The empire of romance
Love in a postcolonial climate
in End of empire and the English novel since 1945
Abstract only
Log-in for full text

You are not authenticated to view the full text of this chapter or article.

manchesterhive requires a subscription or purchase to access the full text of books or journals - to see content that you/your institution should have access to, please log in through your library system or with your personal username and password.

If you are authenticated and think you should have access to this title, please contact your librarian.

Non-subscribers can freely search the site, view abstracts/extracts and download selected front and end matter. 

Institutions can purchase access to individual titles; please contact for pricing options.


If you have an access token for this content, you can redeem this via the link below:

Redeem token

The heroines of the postcolonial romance represent a parallel mythical resolution of modern femininity with the traditional values of the old 'mother country'. Both readers and writers of the popular romance were necessarily implicated in the transition from empire to Commonwealth in the aftermath of the second world war. The 'exotic' romance could find a market among British settlers in the new Commonwealth, and also offered a form of armchair tourism for British readers dispirited by postwar rationing. The tension between Britain and white South African settlers is embodied in the hero, who has business interests in Britain, but who is also rooted in the South African land. The fantasy of true love has always involved a measure of international travel, and Mills & Boon heroines have found their heroes across the world.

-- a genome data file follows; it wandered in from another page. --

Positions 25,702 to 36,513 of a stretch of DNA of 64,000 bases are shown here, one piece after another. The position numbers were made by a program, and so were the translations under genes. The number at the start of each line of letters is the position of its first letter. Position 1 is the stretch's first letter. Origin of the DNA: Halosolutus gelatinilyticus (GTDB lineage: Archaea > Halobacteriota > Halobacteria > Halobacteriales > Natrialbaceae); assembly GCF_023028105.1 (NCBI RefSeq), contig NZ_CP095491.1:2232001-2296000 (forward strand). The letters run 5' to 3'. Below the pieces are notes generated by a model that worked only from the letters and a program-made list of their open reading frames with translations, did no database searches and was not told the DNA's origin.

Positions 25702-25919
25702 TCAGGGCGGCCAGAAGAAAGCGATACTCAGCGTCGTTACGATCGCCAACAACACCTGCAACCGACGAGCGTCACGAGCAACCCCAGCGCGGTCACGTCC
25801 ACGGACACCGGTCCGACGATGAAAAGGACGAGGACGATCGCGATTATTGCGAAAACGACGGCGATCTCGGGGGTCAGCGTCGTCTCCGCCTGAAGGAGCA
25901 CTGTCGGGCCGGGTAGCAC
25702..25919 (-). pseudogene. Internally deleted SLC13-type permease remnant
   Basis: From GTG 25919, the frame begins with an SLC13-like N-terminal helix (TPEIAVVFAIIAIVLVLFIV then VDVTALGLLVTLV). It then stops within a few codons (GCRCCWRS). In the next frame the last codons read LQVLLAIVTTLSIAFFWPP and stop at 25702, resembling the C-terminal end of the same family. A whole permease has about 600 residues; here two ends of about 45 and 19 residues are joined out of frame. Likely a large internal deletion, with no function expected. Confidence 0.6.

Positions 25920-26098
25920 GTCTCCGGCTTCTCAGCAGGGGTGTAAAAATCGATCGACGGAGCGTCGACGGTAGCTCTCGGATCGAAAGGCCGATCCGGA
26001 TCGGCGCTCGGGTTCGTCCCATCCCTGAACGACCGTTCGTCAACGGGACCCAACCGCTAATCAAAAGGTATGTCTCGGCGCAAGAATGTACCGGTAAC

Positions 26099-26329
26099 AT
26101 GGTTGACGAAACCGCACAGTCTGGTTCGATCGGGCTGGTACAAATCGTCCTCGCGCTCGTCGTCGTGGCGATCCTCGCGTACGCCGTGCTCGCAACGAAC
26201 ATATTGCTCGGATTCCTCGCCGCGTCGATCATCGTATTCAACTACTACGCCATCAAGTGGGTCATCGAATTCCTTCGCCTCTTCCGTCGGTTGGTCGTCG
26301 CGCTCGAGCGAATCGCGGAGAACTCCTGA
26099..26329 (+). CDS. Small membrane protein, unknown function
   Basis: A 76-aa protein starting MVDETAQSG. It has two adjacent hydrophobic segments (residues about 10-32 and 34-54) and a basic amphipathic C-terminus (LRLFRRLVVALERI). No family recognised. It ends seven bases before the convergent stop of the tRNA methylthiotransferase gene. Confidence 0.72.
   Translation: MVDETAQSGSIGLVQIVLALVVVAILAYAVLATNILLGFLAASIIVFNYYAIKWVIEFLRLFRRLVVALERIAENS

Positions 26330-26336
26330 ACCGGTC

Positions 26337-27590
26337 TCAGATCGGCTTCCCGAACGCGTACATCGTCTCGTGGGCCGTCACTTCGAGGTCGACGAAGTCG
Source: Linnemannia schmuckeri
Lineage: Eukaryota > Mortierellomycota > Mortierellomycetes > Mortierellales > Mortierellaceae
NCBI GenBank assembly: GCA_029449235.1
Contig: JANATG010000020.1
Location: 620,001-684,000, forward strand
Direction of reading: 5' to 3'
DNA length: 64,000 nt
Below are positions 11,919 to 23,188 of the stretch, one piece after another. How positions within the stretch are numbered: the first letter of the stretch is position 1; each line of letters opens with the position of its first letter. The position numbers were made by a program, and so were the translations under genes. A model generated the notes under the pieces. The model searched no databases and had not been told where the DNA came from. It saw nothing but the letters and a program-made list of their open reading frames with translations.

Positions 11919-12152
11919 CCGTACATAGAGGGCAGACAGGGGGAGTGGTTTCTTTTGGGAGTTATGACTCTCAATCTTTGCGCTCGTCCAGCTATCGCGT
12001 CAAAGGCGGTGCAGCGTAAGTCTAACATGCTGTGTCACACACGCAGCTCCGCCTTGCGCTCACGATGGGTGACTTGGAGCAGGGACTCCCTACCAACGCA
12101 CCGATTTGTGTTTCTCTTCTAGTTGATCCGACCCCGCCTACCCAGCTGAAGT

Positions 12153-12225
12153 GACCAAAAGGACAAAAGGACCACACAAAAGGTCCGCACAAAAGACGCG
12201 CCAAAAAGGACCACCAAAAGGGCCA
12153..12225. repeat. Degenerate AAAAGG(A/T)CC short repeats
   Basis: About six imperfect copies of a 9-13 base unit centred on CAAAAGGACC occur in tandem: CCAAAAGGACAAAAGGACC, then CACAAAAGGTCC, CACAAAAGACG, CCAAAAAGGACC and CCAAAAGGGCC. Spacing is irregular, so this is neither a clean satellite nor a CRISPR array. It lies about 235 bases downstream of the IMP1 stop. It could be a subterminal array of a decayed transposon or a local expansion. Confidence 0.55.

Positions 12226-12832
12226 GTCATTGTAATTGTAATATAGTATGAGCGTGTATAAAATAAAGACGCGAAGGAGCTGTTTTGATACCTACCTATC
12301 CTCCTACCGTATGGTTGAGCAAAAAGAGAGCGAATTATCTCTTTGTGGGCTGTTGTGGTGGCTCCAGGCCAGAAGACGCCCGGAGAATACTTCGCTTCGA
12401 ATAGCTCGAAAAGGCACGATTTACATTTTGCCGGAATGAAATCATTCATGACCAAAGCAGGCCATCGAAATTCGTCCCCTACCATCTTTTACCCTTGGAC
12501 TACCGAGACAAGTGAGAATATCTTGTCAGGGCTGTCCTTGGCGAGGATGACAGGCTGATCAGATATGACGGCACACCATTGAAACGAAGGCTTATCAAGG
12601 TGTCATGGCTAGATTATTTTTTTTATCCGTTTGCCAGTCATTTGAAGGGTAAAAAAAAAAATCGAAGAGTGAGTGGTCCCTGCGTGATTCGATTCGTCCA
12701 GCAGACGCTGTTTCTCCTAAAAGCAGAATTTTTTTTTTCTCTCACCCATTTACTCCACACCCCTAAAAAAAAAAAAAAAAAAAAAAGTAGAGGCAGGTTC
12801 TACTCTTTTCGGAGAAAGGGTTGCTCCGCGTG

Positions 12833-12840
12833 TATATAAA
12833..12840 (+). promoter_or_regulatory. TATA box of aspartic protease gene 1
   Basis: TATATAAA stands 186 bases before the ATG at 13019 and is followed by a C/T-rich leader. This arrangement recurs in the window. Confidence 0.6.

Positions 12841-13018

All Time Past Year Past 30 Days
Abstract Views 87 19 0
Full Text Views 29 12 0
PDF Downloads 32 14 0